As your child watches for the first time, keep in mind some big ideas that director Enrico Casarosa presents and the time in which he presents them. Developed at a time when Italy was on the front line of migration from Libya, growing populous mandates and the era of Trump, his film truly raises from the political and speaks directly to concerns about “otherness,” and belonging.
Equally, leaning into Italy’s connection to early horror cinema and anxieties around otherness, Luca could easily be a horror movie of the Universal Monster Era as two sea creatures in the human world try to find their way. Misunderstood, they become the target of townspeople’s ignorance, prejudice, hate, privilege and bias.
Ultimately, in their encounters the audience is reminded that the sea creatures are not monstrous but rather the marginalization and hate that others create. The “otherness” is the monster and reflective of those people unwilling to give and understand. In fact, the scene in which Luca and Alberto are exposed during the race is very reminiscent of the classic horror film Frankenstein.
As they race away from Erocle and help Guilia to her feet after a bad fall, the town has an intense movement of reaction. As Luca and Alberto are swarmed as their sea creature selves come to be known, they can be anyone or any group who have been threatened, marginalized, maltreated and harmed for who they are. Not being fully seen, the immediate reaction is to disregard Luca and Alberto. Like Frankenstein’s monster, they are innocent but made to be monsters.
However, love and acceptance comes forward in the shape of Guilia’s father who fully sees Alberto and Luca. He knows who they are. He, a man without an arm, sees the two boys fully and understands the way in which people are looking at them. Like him, the boys regardless of their creature form, deserve dignity and to be fully seen.
Nonetheless, as you watch, think about the sea creatures and what they represent culturally. Ultimately, they represent all who do not fit within a prescribed sense of social normality; those made to be outsiders. Luca and Alberto represent the need for equity and inclusivity in all of our lives.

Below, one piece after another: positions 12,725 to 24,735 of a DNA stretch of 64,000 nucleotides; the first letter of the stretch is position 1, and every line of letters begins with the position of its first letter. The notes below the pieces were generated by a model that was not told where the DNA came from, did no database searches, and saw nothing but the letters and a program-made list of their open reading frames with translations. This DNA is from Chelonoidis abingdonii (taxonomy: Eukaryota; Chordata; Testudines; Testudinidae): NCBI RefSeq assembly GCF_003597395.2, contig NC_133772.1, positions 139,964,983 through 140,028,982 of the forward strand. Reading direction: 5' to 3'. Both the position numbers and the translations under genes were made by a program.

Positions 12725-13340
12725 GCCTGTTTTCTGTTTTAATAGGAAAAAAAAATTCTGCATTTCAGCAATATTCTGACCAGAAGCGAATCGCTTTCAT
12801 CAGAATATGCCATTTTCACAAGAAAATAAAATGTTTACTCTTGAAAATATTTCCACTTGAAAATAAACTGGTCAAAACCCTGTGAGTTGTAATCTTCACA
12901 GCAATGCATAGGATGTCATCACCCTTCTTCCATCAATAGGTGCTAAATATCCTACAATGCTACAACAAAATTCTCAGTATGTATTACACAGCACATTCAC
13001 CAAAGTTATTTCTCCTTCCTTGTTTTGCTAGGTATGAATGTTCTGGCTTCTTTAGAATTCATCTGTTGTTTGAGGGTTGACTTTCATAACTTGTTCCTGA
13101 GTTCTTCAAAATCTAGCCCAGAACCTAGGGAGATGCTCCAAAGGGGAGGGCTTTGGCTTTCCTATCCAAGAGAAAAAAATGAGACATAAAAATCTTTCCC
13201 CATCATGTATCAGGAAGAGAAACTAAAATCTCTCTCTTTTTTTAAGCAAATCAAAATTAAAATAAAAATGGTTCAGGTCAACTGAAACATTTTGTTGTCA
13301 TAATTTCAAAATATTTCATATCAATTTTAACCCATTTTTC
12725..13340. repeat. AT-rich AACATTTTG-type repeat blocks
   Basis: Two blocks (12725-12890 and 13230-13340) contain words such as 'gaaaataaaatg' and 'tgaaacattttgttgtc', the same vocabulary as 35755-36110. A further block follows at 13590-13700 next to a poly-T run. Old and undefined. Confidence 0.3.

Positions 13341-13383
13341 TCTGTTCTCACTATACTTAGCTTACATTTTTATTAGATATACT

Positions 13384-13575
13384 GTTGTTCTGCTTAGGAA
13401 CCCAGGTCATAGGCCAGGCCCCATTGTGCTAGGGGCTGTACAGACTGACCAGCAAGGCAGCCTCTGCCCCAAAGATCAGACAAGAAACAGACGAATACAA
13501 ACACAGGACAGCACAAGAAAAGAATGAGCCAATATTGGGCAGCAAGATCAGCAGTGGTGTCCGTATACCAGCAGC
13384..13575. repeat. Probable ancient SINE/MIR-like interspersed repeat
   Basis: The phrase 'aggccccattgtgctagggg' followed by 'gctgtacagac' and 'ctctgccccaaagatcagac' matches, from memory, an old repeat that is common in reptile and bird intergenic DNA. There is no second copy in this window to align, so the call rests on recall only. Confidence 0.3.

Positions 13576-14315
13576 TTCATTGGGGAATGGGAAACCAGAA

Every family has their own sensibilities when it comes to cultural narratives that shape our shared experience.
For example, in my household my wife and I are quite open when it comes to issues of equity and inclusivity. As such, it was not new for my children to engage in a conversation about culture and history after watching Luca.
With my own 10 and 8 year old children, Luca provided an opportunity to talk about truth and reconciliation as it pertains to Canada’s past and present in relation to Indigenous peoples.
As Canada looks to its true history with the recent discoveries of unmarked graves of children who died in and because of Residential Schools, Luca provided an opportunity to speak about realities where people may not want to identify who they really are out of fear. This connects to data pertaining to students in Canadian schools who may not openly identify as Indigenous in fear of reprisal. Thus, the key is to understand why the “otherness” exists and how to change a culture of hate.
Navigating the conversation based on where our children are, Luca provided a window in which to open dialogue about “otherness” and the need for our children to be allies who fully see their peers and empower them to be who they really are.
If this is not the conversation you’re ready to have with your children, then leverage Luca as an opportunity to speak about the importance of kindness and to respect all that make our communities diverse and unique.
Have this conversation while your child creates. See below for a collection of Luca activities.
It’s been 25 years and I remember the summer of 1996 like yesterday. Excited to enter Gr. 11 where I could finally take the media courses I’ve been waiting for, I had to defeat my math demons first.
Like the previous summer, I once again found myself taking a full-day July summer school math course. I was so envious of the students upgrading, who would head home at lunch before the classroom would become humid and filled with the stale air of student frustration. As I listened to Bush X and Oasis on my Walkman, I thought this would be my last year spending a July in summer school. It wasn’t. I would be there yet again the following year, closing of my trilogy of sorts. At least I was consistent.
As a student in high school, I wasn’t all that academically inclined and this was especially true when it came to math. Specifically, I wasn’t invested in math and schooling was not about “Growing Success,” as it is today. My teachers would teach in their way with some students flourishing and others faltering.
When it came to math, I faltered.
I suppose looking back, I didn’t respond to respective teachers’ style of teaching, didn’t connect with the material, didn’t understand my own relationship with the learning and didn’t have the learning skills needed to find success in the face of such an adversary.
I collided with barriers of my own doing and in some ways that of my teachers. I by no means blame my teachers, but do know that I felt removed from the experience compared to other courses of studies where my passion for media and film were nurtured by teachers who knew who I was. In retrospect, when it came to math, I had the ability to be successful on my terms during the regular school year but chose not to nor was I really encouraged. Teaching and learning was not what it is now where we recognize the value of knowing our learners and being responsive and relevant in how we teach.